COVID-19 short-term forecasts Deaths 2020-05-01


Disclaimer

  • Forecasts produced by Jennie Castle, Jurgen Doornik, and David Hendry, researchers at the University of Oxford. These are our forecasts, and should not be considered official forecasts from, or endorsed by, any of: University of Oxford, Oxford Martin School, Nuffield College, or Magdalen College.
  • These forecasts are short term time-series extrapolations of the data. They are not based on epidemiological modelling or simulations. The documentation that is provided is still in progress and not peer reviewed. All forecasts are uncertain: their success can only be determined afterwards. Many mitigation strategies are in place, which, if successful, invalidate our forecasts. An explanation of our methods is provided below.

Recent changes

[2020-03-24] Our forecasts are starting to overestimate in some cases. This was always expected to happen when the increase starts to slow down. Scenario forecasts that are based on what happened in China earlier this year, but only for Italy and Spain sofar.
[2020-03-26] Scenario forecasts that are based on what happened in China earlier this year, only for Italy.
[2020-03-31] Scenario forecasts, based on what happened in China earlier this year, are presented for several countries (line marked with x). Created more plausible 90% confidence bands (dotted line in same colour).
[2020-04-02] Now including more US States, based on New York Times data. And the world.
[2020-04-06] Added a post hoc estimate of the peak number of cases. This needs at least three confirmed observations (four for deaths) after the event. It is based on the averaged smooth trend, and can change later or be a local peak. It is marked with a vertical line with the date label, or a date with left arrow in the bottom left corner of the graph. This is backported to 2020-04-04.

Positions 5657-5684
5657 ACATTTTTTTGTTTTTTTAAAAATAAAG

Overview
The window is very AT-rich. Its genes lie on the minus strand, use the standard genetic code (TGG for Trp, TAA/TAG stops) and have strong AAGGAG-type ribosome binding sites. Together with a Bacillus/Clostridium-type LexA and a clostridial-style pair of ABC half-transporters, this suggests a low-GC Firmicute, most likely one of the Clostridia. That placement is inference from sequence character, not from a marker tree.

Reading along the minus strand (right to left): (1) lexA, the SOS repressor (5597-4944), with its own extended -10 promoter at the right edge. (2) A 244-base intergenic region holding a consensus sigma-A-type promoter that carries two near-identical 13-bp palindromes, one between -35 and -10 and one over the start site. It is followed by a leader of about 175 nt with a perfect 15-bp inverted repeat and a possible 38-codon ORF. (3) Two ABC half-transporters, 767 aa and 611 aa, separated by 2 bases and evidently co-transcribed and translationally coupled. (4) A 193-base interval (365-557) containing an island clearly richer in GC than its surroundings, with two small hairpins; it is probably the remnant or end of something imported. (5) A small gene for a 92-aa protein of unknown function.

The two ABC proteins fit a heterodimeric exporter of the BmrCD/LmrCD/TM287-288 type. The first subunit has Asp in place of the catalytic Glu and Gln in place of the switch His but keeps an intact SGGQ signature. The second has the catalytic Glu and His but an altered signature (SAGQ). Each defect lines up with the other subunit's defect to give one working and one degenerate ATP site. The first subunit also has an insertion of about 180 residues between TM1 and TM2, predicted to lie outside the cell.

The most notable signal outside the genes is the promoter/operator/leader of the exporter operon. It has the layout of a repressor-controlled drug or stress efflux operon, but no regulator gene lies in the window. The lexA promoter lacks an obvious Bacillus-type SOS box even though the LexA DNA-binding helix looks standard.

[2020-04-08] Minor correction to peak estimates. Added table with scenario forecasts.
[2020-04-09] Added table with estimated peak dates (if happened) and dates to and since the peak. Note that this can be a local peak, and subsequent re-acceleration (or data revisions) can result in a new peak later.
[2020-04-10] Updated documentation with better description of short-term estimates and peak determination.
[2020-04-16] Added scenario forecasts to all graphs now. This would now be the preferred forecast for most.
This is the first time with a peak in confirmed UK cases (also for deaths, but this is uncertain because it is at the same date).
[2020-04-17] Bird and Nielsen look into nowcasting death counts in England.
[2020-04-24] A summary of our work on short-term COVID-19 forecasting appeared as a voxeu.
[2020-04-27] Our short-term COVID-19 forecasting paper is now available as Nuffield Economics Discussion Paper 2020-W06.
A small adjustment has been made to the scenario forecast methodology, and will be documented shortly.
[2020-04-29] See our blog entry at the International Institute of Forecasters.